I read, worked on the computer, listened to music. I had a nice lunch. It was perfect except for one telemarketing call, a pleasant-sounding young man on the other end. I tried to remind myself that, yes, this was a fellow human being, stupidly and callously invading my privacy. I was polite. I try to be, and manage to mask my anger.
Basically, it was a day of solitude, and I relished it. I guess I'm meant to be this way, at least while I have my health. I have no trouble at all being by myself. A large part of my life has been spent cultivating this aloneness, mostly out of necessity, because it is how I tend to the needs of my interior life amid the clanging, jangling world outside.
So, about 5 yesterday, I filled my thermos cup with iced tea, grabbed a couple of books and drove out to Folly Beach. I waited until late so the crowds would be largely gone, but there was still a large gathering at the Washout for a surfing competition. Here at this special spot where the waves are good for surfing, you can catch the essence of that "endless summer" feeling these youth inspire as they wait out in the surf on their boards for the perfect waves.
The rituals of this surprisingly insular sport have been carried on at this spot for decades. I remember in the early sixties coming to the beach for vacation and they'd be out there with their long boards. On the radio, of course, would be Jan and Dean singing that classic "Surf City," and the Beach Boys with their "Good Vibrations." I rather liked some of those songs at the time, although I never was a surfer. I was a pretty good swimmer and used to swim out a ways beyond the surfers to show off, doing my best backstroke and butterfly maneuvers (since I was on a swim team for three years). No one paid any attention to me, which was disappointing, because I thought I was such a sleek dolphin out there.
I drove on down to my usual parking space, took my lounge chair out of the trunk, and the two books, and headed for the edge of the surf.
Oh, but it was nice. It isn't summer yet, but that feeling was in the air. The wind was still cool, blowing out of the north from the direction of Morris Island, so a light jacket made me quite comfortable. I sat awhile and read an essay by Scott Russell Sanders about the sensations and emotions he felt on returining home with his family to Indiana after a year living in Boston.
Alone, again. Only a couple of people were on the beach near where I was. But the solitude was a tonic, an elixir. I got up and walked toward the water. The waves provided ceaseless background music, the gulls dipped and soared very close to me, as if perhaps coming to see who I was? I felt pleasantly adrift, sort of numb, not happy, not sad. Just there in a state of being, suspended in time, sheltered from the world, momentarily.
A few entries ago, I wrote about illness and recovery in the spring of 1979. There wasn't much context for that entry, so I will include, here, at least for now, maybe not for long, a poem I wrote in Folly Beach during the late summer or early fall of 1978, I'm not sure when, a few months before that illness. Writing it was the only way I could release what was roiling inside of me. I worked long and hard on that poem, one of the few I've ever written, and a few years later submitted it to a poetry publication. Unfortunately, they lost it, never returning it to me in the enclosed, stamped envelope. When I wrote them about it, they apologized and suggested I re-submit it. Needless to say I didn't, but it was a very naive choice of publication to send it to, anyway. So here it is, published on the Internet for you.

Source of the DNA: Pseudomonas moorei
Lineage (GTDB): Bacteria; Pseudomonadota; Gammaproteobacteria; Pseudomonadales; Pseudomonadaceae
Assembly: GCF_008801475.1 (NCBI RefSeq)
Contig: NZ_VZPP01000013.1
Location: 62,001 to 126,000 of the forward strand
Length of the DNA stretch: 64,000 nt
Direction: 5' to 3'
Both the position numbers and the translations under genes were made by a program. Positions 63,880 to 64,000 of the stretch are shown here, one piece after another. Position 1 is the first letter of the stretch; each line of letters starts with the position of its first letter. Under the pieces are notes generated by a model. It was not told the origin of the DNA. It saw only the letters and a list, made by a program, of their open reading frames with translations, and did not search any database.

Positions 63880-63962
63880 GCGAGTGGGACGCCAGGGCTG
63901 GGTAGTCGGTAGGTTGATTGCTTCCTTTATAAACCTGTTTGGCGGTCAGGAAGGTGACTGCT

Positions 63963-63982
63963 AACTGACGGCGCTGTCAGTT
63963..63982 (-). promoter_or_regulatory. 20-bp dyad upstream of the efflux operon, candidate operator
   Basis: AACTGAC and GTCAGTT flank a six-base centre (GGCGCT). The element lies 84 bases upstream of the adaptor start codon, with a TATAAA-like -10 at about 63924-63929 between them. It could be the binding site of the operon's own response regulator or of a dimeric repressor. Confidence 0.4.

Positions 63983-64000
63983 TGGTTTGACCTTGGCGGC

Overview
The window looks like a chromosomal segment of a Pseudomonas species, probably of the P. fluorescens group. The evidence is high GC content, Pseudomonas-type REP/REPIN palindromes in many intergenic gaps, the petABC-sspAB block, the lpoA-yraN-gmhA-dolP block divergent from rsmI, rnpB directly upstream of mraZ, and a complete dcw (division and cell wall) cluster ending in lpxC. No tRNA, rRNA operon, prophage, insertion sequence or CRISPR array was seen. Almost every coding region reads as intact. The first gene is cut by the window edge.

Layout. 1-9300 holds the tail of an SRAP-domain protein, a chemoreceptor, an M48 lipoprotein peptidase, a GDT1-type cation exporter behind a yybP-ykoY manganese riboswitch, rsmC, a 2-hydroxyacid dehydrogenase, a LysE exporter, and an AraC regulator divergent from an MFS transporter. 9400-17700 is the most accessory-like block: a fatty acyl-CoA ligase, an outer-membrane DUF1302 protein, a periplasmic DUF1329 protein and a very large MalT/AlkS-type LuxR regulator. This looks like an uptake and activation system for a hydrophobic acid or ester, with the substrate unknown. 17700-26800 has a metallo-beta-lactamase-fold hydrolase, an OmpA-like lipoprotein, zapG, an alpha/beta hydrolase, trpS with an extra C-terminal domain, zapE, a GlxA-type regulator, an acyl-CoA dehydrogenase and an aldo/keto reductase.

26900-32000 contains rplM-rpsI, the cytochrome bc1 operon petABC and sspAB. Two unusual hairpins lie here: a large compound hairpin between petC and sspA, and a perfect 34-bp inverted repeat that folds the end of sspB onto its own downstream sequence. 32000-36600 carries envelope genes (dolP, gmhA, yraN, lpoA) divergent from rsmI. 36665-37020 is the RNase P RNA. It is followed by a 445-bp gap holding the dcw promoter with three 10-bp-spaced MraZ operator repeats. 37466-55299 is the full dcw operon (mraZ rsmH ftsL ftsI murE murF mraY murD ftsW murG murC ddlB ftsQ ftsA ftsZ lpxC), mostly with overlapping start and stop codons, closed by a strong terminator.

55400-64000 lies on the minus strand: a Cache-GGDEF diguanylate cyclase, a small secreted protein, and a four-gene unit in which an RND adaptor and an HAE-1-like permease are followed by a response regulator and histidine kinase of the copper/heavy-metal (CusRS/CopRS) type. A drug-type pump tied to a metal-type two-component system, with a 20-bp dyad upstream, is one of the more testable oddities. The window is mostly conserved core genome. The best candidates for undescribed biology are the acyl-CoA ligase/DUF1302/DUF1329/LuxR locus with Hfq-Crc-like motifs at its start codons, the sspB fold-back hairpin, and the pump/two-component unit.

Before a winter storm at night, clouds passed,
Filtering the full moon's translucence,
Pushed by winds that touch the earth with chill,
Filling the night with expectancy.
I hear this wind's urgency.
It is the harried pulse of the elements
Purging itself of the old season,
Endeavoring to change the air and land and sea.
Mark these words I would throw at you, Wind.
But there are none.
Only stillness in me.
I seem to beckon you, Sorrow
To follow me across the dunes to the sea's edge.
And there, in semi-darkness of the moon's half light
I close my hands and feel the winds upon me,
Rushing past, buffeting me with their force
Until I want to run.
Behind the winds, voices follow.
They become one voice.
I want to hear it more clearly.
It poises on the edge of the din
Until drowned by the tumult.
Voice, if you know who I am
Strike the stillness
Breathe into the winds
Banish the moon into the night
Let this storm pass so that I may know of the calm.
Warm night yields to cold day.
Marsh crackles with russet-brown deadness
Alive with birds in migratory trance,
Aloft in azure skies
Their winged march defying winter's reproach.
Daylight, is what I see all that I know?
Night has told me otherwise.
Caught between seasons
I am their kin for awhile.
Warm and cold, my impulses are deadened
Then slowly rekindled, revived
In the heat of recognition
Of knowing what I must do.
At night I think I see beyond this realm,
But the moon's lantern become a burden.
And I fall back, down from the lighthouse.
A cat's eyes glow in the dark.
Palmetto trees rustle unseen.
The surf's distant murmur
Gently strikes muffled senses.
I felt the presence
I could not know then,
For it left me as I slept the deep sleep,
Not even able to recall my dreams.
How I needed to be reminded of You.
My worth dangles in a sling -- broken.
Imagined pain hardens resolve
But leaves it spinning like a compass askew.
What magnet is it who pulls this splintered being toward it?
Feigned pleasures dance sluggishly in brittle imaginings
Underpinings of unrealized desires
Bald entitlements, the world all around cries.
What have I done but think of illusion?
Fiery points of light skim the water --
Have lost their poignancy,
For they are as ephemeral as reflections.
I have taken in deep draughts of salt air,
Feeling calm preceding joy.